Rehabilitating the Beetroot

Jack Hughes 20 October 2020

I am evangelical in my quest to spread the word about beetroot. From its darkly alluring crimson hue to its sublime velvety texture, it is a vegetable that has me in rapture. And yet it is a much maligned ingredient in the world of the home cook – when I asked my friends about it, they said it was too boring, too fussy to prepare, and altogether not that delicious. Why is no one root-ing for the beet (forgive me, I couldn’t help myself)? I think it has something to do with childhood experiences, when beetroot came out of a jar drenched in vinegar, unbearably acetic and sweet at the same time. I remember my dad buying jars of the stuff to accompany roast dinners and the like, fantastically retro as the beetroot bore a crinkle-cut pattern.

From its darkly alluring crimson hue to its sublime velvety texture, it is a vegetable that has me in rapture.

In spite of its lowly position in the home kitchen, beetroot has witnessed a surprising renaissance over the past few years in restaurants, where it has been puréed, crisped, and foamed to within an inch of its life. Whilst I understand its deep earthy charm, I am always cynical about a chef’s need to process a vegetable in four different ways on one plate of food. Alongside parsnips and other root veg, beetroot has been put upon by overreaching gastronomes with no eye for simplicity.

Hence why the beetroot deserves to be rehabilitated. We must raise its status beyond pickled accompaniment whilst avoiding turning it into a ‘food trend.’ Beetroot’s earthy flavour is becoming of its versatility; sweet or savoury, it lends itself to multiple dishes where it is the star of the show. Sure, most of us have heard of borscht, that East European shockingly pink soup made from beetroot and smetana, yet there are so many other possibilities to explore. Below you’ll find four of my favourite ways to cook beetroot, ranging from mezze-style dips to punchy main courses and even a beetrooty pud.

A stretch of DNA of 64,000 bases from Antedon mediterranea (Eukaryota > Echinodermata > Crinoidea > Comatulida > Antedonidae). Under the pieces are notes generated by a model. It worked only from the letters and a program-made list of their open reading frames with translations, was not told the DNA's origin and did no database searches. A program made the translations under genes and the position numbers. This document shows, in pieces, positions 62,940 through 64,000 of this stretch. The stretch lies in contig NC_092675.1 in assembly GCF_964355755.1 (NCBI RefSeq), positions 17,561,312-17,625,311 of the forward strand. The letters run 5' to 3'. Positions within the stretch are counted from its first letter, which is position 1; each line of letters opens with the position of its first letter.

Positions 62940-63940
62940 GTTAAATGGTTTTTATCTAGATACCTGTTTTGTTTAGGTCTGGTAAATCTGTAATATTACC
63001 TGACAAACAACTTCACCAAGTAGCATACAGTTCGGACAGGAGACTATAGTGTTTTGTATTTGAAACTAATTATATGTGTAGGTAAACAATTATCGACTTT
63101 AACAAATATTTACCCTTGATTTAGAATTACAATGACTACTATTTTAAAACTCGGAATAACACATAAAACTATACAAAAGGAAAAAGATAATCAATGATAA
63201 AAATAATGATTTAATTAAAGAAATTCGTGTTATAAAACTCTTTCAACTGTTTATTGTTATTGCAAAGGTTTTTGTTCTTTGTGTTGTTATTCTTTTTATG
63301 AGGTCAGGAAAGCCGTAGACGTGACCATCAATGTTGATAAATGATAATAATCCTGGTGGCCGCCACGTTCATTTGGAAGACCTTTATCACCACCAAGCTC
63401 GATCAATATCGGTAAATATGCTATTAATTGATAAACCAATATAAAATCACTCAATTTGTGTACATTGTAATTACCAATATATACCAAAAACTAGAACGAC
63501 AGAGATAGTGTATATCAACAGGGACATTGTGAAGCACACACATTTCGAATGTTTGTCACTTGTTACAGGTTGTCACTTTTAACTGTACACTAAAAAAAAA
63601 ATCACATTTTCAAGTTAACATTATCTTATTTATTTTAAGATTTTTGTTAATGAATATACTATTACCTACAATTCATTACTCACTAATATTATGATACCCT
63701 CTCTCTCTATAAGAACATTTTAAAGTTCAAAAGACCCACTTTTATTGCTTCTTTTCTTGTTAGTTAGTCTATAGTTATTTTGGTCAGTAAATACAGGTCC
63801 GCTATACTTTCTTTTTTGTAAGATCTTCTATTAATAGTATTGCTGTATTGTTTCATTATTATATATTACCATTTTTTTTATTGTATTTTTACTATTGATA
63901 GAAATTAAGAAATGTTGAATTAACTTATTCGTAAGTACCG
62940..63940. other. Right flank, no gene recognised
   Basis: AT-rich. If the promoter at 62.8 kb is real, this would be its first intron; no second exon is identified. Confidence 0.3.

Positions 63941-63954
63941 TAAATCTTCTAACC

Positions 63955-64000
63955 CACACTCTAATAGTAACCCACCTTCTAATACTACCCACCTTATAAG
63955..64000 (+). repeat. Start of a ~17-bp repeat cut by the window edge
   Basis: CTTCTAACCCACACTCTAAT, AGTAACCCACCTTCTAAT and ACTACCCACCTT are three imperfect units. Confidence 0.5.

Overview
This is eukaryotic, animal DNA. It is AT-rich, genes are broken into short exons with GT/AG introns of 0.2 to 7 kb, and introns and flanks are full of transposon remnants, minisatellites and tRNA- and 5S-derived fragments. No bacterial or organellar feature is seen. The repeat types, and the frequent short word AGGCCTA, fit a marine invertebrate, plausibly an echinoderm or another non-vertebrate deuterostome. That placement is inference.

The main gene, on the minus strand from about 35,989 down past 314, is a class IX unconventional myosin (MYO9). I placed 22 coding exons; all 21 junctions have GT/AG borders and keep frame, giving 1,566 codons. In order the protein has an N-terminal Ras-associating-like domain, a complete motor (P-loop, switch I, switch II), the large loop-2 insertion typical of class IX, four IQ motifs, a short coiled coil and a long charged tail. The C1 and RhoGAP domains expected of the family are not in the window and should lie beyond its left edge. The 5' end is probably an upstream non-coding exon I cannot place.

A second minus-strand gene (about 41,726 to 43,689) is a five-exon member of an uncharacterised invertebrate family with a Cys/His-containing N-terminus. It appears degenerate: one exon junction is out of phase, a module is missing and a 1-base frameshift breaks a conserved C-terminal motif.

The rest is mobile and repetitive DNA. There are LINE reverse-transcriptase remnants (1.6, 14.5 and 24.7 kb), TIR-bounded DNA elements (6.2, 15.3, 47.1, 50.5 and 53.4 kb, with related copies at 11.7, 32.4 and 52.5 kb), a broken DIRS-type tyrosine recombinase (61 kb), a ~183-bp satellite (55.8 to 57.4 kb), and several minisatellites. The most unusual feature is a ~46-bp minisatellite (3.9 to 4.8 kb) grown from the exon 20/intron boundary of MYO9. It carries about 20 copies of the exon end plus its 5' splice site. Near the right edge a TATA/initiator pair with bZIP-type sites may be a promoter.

As a 21 year old student, how could I not include a recipe for beetroot hummus? To leave it out would have been criminal. Yes, classic hummus is perfection, however, beetroot adds a texture that makes the hummus even more silky. What is more, it brings a sweetness that counteracts the lemon juice so wonderfully. Because I love that interplay between sweet and sour so much, I’ve added some ground sumac to the recipe, a Middle Eastern spice derived from dried berries that is sensationally citrusy. If you can’t find any, I would be tempted to throw in some paprika for its smoky resonance.


2 vacuum-packed beetroot, roughly chopped
200g chickpeas
Juice of 1 lemon
2 tbsp tahini
1 garlic clove
Salt, to taste
1 tsp sumac
½ tsp dried chilli flakes


In a food processor, whizz together the chickpeas, tahini, garlic, salt, chilli, lemon, and sumac until you have a thick, rough paste.

To the paste, add the chopped beetroot and blend again to a smooth consistency. If you wanted a looser dip, you could add a couple of spoonfuls of natural yoghurt.

To serve, I suggest decanting the hummus to a pretty bowl and sprinkling it with more of that citrusy sumac. A drizzle of extra-virgin olive oil would not be remiss, either.



This curry is ferociously hot and incredibly aromatic – if you like your food bland, look away now.


1 tbsp oil
½ tbsp fennel seeds
½ tbsp mustard seeds
3 curry leaves
½ tsp ground cardamom
3 curry leaves
1 red chilli, finely chopped
1 onion, finely chopped
2 tsp chilli powder
1 tsp salt
1 250g pack of vacuum-packed beetroot, chopped into chunky slices